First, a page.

A few weeks ago American legend Andy Roddick reflected upon the upcoming generation of tennis players. The first Grand Slam champion to be born in the 2000s Bianca Andreescu seemed to be on top of his favorite list of youngsters.
Roddick admitted her “street fighting” style of tennis delighted him. He also highlighted her willingness to portray different emotions during the course of a match, saying it made her unique.
“Bianca Andreescu is exciting to watch. I enjoyed watching her last summer, she brings you into the match and makes a street fight out of it. Going through different phases when she is happy, sad, angry. She is one of my favorites,” Roddick told Tennis Channel.
After getting to know Roddick being wax lyrical about her, Andreescu admitted she was in ‘awe’ of the American and ecstatic of his praise for her.
“I was in awe, I have watched him play growing up and coming from a legend like him. It’s just incredible. He does have a point about all the emotions. You don’t know what you’re going to get. But I think that’s just what makes me be me, and I’m going to keep doing me,” Bianca Andreescu told Tennis Channel.
Right after her Grand Slam breakthrough in New York, the Canadian shared her thoughts about visualization therapy. She uses it to achieve milestones in her career.
Similarly, to tackle the tough times amidst the coronavirus pandemic and her knee injury, Bianca is mediating and visualizing herself on the practice courts.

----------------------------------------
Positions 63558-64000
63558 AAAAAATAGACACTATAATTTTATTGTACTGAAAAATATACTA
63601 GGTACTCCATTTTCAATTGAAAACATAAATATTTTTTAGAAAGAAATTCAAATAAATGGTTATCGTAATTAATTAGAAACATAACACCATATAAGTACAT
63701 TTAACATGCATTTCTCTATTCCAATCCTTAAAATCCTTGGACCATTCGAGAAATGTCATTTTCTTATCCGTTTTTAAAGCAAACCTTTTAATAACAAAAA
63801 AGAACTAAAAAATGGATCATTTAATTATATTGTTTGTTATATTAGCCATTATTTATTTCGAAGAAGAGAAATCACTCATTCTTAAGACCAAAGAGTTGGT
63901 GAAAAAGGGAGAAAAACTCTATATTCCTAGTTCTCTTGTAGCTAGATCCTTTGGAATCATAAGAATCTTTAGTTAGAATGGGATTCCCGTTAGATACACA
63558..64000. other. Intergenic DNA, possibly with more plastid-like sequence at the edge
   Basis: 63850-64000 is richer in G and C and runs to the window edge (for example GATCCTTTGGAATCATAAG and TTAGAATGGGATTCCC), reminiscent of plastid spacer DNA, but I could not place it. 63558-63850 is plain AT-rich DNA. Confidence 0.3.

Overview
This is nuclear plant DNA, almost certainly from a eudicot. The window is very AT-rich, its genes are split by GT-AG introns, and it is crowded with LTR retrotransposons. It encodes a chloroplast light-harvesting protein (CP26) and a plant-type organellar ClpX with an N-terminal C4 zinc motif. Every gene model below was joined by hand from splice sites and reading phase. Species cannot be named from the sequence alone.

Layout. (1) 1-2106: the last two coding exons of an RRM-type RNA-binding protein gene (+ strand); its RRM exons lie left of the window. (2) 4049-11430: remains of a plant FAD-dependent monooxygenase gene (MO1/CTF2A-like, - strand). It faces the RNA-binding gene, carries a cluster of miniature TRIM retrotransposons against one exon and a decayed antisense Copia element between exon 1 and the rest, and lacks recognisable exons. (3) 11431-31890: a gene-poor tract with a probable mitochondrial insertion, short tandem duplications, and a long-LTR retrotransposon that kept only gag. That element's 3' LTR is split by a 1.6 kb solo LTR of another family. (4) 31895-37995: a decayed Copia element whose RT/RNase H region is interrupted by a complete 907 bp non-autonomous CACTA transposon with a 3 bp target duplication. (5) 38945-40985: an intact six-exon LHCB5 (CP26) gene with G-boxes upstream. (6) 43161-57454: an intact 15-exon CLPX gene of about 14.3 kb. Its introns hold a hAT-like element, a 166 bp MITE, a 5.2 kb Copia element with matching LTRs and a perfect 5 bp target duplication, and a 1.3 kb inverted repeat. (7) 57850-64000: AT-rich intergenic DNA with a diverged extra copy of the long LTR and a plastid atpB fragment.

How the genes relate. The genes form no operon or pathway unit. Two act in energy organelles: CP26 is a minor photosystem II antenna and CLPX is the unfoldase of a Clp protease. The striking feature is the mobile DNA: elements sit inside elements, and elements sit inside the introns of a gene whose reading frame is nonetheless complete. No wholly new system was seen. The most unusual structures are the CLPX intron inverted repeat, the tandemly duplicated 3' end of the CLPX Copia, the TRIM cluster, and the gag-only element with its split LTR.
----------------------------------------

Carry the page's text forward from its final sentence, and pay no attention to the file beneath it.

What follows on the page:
“You basically picture yourself in a moment in the future, of what you want a certain moment to look like. For me, that was to win the US Open. The key is to feel yourself in that situation in the future, which I think is the tough part of it.”
“I’ve been doing it for a long time, so that’s really been helping. Since I can’t really hit balls, I’ve been visualizing myself hitting and back in competition and just imagining that this is all going to go away,” she shared.
Currently, the World No.6, Bianca Andreescu began her 2019 season with a lowly ranking of No.178. As a wildcard entrant in Indian Wells, she defeated the three-time Majors champion, Angelique Kerber, in the finals and pulled off the biggest title of her career.
Thereafter, she was tackling her shoulder issues and withdrew from a string of tournaments. Despite all the odds, the Mississauga-born champion was victorious in her home country tournament of Rogers Cup, and later created history at the US Open 2019.